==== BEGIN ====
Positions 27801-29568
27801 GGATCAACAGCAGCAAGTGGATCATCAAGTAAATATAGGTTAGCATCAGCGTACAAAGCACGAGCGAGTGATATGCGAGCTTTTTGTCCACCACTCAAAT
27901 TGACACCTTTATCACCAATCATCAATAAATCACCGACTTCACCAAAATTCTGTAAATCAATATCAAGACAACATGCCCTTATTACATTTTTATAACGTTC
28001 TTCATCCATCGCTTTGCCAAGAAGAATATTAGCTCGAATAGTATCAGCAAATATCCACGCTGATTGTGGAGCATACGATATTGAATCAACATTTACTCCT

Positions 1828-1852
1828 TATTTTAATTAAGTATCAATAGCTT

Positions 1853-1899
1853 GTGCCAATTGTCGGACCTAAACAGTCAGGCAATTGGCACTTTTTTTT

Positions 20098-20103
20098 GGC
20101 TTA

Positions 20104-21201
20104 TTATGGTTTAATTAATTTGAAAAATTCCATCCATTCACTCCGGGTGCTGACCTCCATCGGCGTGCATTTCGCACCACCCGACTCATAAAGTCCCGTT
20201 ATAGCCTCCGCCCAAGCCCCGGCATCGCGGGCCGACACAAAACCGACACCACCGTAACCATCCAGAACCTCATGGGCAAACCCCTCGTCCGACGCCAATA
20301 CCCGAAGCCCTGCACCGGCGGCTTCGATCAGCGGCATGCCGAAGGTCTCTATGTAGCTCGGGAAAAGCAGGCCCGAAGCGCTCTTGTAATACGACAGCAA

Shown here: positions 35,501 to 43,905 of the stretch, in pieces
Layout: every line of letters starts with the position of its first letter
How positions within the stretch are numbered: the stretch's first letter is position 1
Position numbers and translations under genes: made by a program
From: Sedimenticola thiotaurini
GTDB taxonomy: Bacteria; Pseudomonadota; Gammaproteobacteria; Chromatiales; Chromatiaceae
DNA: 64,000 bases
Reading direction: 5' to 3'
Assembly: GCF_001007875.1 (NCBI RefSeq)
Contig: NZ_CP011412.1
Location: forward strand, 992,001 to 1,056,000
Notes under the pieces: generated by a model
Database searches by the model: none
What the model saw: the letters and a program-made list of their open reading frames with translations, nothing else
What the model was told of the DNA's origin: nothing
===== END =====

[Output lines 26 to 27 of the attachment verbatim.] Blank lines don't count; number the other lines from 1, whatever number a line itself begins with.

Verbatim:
Location: forward strand, 992,001 to 1,056,000
Notes under the pieces: generated by a model